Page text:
Exclusive Creators’ Commentary for ‘The Not-So Secret Society’

Reading Time: 6 minutes

It’s no secret that BOOM! Studios’ KaBOOM! imprint is home to some of the best “all-ages” comics published today:  Bee and Puppycat, Abigail and the Snowman, Mega Princess, and so many more. And now, add The Not-So Secret Society to that list.

Coming out this summer from Matthew Daley and Arlene Daley, who draw on their combined 25 years of education experience, and Wook Jin Clark, The Not-So Secret Society is an incredibly fun adventure that celebrates the value of teamwork and lifelong friendships. (Check out my conversation with Matthew Daley here, where we talk about another graphic novel series of his – Lantern City.)

Madison, Dylan, Emma, Aidan, and Ava have pretty normal lives for a group of 12-year-olds: They go to school, participate in extracurricular activities, and oh yeah, they also have AWESOME ADVENTURES. Together they form The Not-So Secret Society. But when they invent a candy-making machine for their school’s annual science fair, things don’t go according to plan . . . and their candy creation comes to life and escapes, threatening to destroy the entire city!

The Not-So Secret Society will be released on July 26 in comic shops and August 1 everywhere else. Until then, here’s an exclusive peek at the book, along with commentary from Matthew Daley, Arlene Daley, and Wook Jin Clark.

 

Matt Daley and Arlene Daley: Although the opening teaser is set in a subway station, the beginning of this chapter was a real opportunity to establish that these kids live in a city, which was essential to us from the beginning. Wook Jin added some great touches here, like in panel 1, the kids are exiting a city bus and not a school bus. Yellow school buses aren’t an everyday thing for kids in the city. And of course, the cityscape in panel 2. It’s set in the background, and the foreground is a park. The NS3 have the best of both worlds: nature and a city.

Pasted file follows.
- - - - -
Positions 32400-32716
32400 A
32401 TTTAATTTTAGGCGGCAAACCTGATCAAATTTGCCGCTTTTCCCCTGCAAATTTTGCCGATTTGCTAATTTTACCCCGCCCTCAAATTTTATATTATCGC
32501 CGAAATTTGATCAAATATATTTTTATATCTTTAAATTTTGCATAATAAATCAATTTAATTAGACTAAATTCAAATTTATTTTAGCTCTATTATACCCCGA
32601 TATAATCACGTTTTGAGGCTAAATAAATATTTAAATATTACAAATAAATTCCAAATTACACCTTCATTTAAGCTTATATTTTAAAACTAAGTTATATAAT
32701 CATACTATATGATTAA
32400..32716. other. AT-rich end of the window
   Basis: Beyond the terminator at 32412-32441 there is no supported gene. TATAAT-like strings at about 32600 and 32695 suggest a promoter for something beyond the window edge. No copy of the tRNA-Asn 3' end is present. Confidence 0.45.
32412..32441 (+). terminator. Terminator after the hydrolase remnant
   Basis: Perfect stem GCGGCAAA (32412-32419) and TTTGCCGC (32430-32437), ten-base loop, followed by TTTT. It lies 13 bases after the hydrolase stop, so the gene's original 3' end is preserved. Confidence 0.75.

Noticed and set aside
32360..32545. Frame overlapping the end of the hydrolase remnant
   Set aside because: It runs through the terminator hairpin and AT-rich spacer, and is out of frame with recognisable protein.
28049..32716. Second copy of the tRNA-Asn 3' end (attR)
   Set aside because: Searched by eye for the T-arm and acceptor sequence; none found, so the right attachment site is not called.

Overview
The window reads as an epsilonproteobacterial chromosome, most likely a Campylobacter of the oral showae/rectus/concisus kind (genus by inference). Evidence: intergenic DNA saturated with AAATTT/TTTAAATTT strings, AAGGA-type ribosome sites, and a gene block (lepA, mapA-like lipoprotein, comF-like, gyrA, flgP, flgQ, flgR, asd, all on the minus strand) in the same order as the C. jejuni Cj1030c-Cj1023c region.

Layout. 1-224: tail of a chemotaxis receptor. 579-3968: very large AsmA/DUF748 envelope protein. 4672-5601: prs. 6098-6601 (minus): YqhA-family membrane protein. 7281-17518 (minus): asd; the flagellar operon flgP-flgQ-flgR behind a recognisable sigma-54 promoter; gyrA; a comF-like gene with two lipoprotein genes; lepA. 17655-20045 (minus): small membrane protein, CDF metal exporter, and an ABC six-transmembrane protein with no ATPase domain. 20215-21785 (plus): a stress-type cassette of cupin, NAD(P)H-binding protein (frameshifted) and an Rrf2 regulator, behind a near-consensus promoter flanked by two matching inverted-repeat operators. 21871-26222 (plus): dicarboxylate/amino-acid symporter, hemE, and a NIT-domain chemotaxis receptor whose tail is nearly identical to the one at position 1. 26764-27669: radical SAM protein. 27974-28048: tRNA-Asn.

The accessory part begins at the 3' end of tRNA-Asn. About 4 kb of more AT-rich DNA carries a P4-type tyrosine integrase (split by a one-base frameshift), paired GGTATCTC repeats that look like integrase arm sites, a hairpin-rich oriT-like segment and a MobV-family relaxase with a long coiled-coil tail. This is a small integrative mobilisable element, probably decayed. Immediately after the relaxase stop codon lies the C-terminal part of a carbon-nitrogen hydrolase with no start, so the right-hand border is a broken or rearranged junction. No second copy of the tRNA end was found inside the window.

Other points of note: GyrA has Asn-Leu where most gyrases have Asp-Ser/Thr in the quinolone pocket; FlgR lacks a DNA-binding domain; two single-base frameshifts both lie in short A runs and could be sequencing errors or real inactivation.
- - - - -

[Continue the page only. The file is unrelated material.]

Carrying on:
Wook Jin Clark: The state fair was always a highlight of my childhood. Thinking about that kind of stuff made this scene where we get a glimpse of the Halloween extravaganza that much more special. I know it’s more grandiose toward the end of the book but to me, it’s always fun to see the setup and breakdown, kind of a behind-the-curtain thing. Plus, I can’t even imagine what it’d be like if there was a giant block party in my neighborhood. As a kid, if this happened I would probably never do my homework, so good on the NS3 for being able to still do their project because I know I wouldn’t be able to concentrate!

Matt & Arlene: As writers – especially for those like us that cannot draw – you really need to trust your artist, which is why we are so lucky to work with Wook Jin. Panel 3 was scripted to display a struggle between an angry Ava, a Madison that is trying to maintain peace, and a nonchalant Dylan. Wook Jin added Ava’s “ghost” arm to show how angry she is at Dylan’s comment from Panel 2, Madison is sweating it out and clearly has her hands full, and Dylan looks at his watch as if nothing is wrong. These gestures also exemplify their characters. That’s the beauty of sequential storytelling. There are so many opportunities to show who the characters are.

Wook Jin: Matt and Arlene’s writing on this page made me laugh since I know I would definitely bicker with my friends like Ava and Dylan do!